If you can put your swale on either side of your berm or bank you can put it on the shady side with the whole earth bank to shade it, if the earth bank is a big one like Franklin Roosevelt’s one in Mollison’s video, the earthwork bank would shade the swale a lot and if you add the depth of the swale to the height of the bank or berm then you can see that you might get a goodish shadow.
I am doing a lot of imagining in order to explain  a slightly diagram combined with a bit of film in  a foto that don’t exactly match up with each other, or a slightly explained one or the differences between the accounts of banks and swales in some videos from those in others. Even if I get this a bit wrong I think people should end up with a bit more knowledge about swales than they started off with. You need to buy Geoff Lawton online tape on this sort of thing, I have not got together buying on line yet. agri rose macaskie.
rose macaskie


Joined: May 09, 2009
Posts: 2134
berms swales puddles and ponds.
  All I have gleaned abut swales
3    After these dents in the deserts  and the blocking of the path of water with a bank, so it is held up and can’t run away, another permaculture practice seems to be swales, long wide or less wide channels that  cross a piece of land that hold water so that it can permeate into the land slowly wetting it thoroughly so watering all the land that lies below them.

        Swales are something  mentioned in a paper by the group, “Harvest H2O.com” in  a paper called, “Dikes berms and swales,” in google,  as a practice that got lost when we started using concrete and  getting the water to run off the concrete straight into drains. Channels or ditches  that have an earth floor that carry runoff water or hold it, so, made to take the water were you want it or retain it. Swales unlike modern water channels don’t have concreted bottoms just lose earth ones. They are ditches.

They should be sown, seeded, with some plant that will stop them being eroded grass and such. They will not be wet all the year round just after a rain event. They are not necessarily an irrigation method they can also be a simple ditch used d to carry water  to the place you deem best for it.
        Permaculturists use swales as a irrigation method. They also have different techniques for collecting water for example they collect water from roofs and channel it to their swales. You can build a concreted area on the ground to catch water that works like a false roof.
      The swales used for irrigation typically run from side to side of slopes cutting across water flowing down the slope, interrupting the downward flow. They are built on contour which is to say at the same level all the way round so as to hold water rather than carrying it. If they have been built to irrigate the land the water is held in them rather than running down them, stays level, so that as it is held there for a long time it can seep deep into the land to feed the plants on the lower side of the swales. The video that shows this is Youtubes’ “video of geoff lawtons  that is called “permaculture water harvesting”.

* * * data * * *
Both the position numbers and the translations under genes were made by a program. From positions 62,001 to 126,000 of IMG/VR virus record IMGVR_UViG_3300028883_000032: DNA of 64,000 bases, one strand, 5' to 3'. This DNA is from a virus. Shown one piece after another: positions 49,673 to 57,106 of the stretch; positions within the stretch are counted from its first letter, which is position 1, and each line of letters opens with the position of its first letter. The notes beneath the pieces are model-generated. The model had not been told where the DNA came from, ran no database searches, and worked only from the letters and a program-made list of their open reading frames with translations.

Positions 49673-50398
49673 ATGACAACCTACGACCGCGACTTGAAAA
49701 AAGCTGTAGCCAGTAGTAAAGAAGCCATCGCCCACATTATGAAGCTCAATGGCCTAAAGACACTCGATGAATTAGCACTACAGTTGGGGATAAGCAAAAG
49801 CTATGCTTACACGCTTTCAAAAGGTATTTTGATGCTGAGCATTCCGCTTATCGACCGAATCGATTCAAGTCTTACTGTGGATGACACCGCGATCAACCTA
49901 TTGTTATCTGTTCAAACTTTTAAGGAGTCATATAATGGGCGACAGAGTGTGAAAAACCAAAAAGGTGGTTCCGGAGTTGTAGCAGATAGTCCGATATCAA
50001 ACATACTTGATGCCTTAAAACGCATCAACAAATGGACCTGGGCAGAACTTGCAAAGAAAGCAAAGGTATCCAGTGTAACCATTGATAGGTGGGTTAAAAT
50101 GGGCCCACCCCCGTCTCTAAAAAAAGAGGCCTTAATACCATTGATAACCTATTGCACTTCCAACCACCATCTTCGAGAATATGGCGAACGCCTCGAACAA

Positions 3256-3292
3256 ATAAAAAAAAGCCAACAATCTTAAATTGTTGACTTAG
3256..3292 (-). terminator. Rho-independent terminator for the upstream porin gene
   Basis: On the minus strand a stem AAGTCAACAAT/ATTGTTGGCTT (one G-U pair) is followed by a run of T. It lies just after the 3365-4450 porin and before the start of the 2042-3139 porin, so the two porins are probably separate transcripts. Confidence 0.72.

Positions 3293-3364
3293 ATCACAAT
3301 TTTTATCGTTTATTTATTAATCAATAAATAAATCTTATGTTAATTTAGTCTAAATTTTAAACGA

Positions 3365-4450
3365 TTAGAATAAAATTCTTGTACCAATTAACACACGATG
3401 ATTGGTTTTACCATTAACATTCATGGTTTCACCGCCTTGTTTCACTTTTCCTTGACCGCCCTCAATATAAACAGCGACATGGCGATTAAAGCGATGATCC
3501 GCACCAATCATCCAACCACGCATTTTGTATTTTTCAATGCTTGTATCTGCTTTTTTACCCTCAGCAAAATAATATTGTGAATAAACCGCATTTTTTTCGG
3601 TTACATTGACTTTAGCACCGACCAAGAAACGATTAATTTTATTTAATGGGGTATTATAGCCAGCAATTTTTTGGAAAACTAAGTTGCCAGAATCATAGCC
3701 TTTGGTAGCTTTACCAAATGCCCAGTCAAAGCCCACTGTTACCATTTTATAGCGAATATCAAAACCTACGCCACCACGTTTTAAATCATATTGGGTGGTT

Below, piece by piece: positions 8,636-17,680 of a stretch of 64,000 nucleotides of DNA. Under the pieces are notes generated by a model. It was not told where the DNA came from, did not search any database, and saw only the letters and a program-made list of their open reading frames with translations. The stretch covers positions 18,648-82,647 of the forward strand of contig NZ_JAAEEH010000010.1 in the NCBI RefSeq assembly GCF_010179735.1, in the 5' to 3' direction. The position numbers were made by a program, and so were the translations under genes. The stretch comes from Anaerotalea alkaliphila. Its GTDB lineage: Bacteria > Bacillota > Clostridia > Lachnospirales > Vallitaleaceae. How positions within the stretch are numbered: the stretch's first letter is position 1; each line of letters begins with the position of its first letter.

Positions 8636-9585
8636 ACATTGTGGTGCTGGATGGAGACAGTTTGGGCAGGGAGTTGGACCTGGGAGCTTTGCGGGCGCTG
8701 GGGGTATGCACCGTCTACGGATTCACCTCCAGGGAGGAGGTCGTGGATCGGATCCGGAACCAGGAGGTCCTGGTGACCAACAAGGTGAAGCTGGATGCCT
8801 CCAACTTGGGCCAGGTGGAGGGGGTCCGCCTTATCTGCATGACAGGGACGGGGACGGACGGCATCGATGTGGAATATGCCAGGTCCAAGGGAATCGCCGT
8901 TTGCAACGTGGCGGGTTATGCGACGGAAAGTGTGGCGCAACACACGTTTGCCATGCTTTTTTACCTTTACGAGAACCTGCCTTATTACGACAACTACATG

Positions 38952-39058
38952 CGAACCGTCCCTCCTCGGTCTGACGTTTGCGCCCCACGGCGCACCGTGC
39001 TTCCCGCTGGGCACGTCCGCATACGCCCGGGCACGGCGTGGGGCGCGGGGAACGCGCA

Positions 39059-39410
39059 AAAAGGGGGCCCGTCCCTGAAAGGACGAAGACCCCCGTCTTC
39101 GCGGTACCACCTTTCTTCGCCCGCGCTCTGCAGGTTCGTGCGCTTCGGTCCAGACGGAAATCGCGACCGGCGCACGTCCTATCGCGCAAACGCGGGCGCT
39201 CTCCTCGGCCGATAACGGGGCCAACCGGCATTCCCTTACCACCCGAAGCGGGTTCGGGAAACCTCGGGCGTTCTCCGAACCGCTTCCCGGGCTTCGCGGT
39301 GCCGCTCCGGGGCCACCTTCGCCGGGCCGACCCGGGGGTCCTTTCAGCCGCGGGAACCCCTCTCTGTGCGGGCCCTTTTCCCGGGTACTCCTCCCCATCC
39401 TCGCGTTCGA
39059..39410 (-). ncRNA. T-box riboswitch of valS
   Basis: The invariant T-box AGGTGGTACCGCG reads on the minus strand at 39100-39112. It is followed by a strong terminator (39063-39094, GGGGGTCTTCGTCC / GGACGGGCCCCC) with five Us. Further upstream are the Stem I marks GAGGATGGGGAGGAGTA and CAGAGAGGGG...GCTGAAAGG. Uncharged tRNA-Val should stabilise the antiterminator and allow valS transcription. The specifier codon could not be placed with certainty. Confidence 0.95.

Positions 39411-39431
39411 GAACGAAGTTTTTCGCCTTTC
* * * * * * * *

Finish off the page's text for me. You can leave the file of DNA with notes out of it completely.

The swale running across the slope can also reduce erosion, if the water flowing down possible carrying earth is held up, it flow stayed, its acceleration that gives it the impulse which helps it carry earth slowed, it will erode less soil. They also build their swales or ditches round hills. A swale humidifies and waters all the parts of your garden that are below it. At least for some yards.
        The overflow from the far end of your swale, if there is enough water to overflow it, may be carried down to fill a swale at a lower level that waters the land below it and so on.
        Swales bring about a much greater penetration of rain water than occurs with rarain that ltha tsimply falls on the surface of the earth. The soil will benefit from the first rains if there are swales to help the water penetrate the land, you wont have to wait till there have been enough rains to drench the soil through though the water they bring does not all lie  on the surface but runs off the land or gets evaporated. Look at all the permaculture videos on you tube and read about permaculture water harvesting. After several heavy rains this autumn the soil on the slopes of my garden was still dry beneath the surface. The normal way rains wet the soil after a dry season is that the rain manages to wet a few inches of soil with the first rain event and a few more with the next and takes a good while to soak through.

More on swales
    Another reason for using swales ditches as drains and channels instead of letting the water on your land flow in any old way is to hold the water on your own land not to lose it to a neighbors land or to the river.
  Water that runs into the land will drip out slowly keeping rivers full for longer, while water that runs fast off peoples land,  fills the river on the day of the rainfall and leave rivers empty the following  days.
Swales on slopes.
      Because the channel of the swale that you have cut across a slope, cuts through the first inches of land were the water normally runs down a slope, so that when the water in the slope gets to the channel that is crosses its path, it will find itself at the edge of a small drop to the bottom of the channel, the water flowing down the slope  should drop into the channel, I imagine and help fill the channel. The permaculturists swale is sometimes also filled from water that has fallen off a roof or some such, maybe from a rainwater trap and directed into the swale.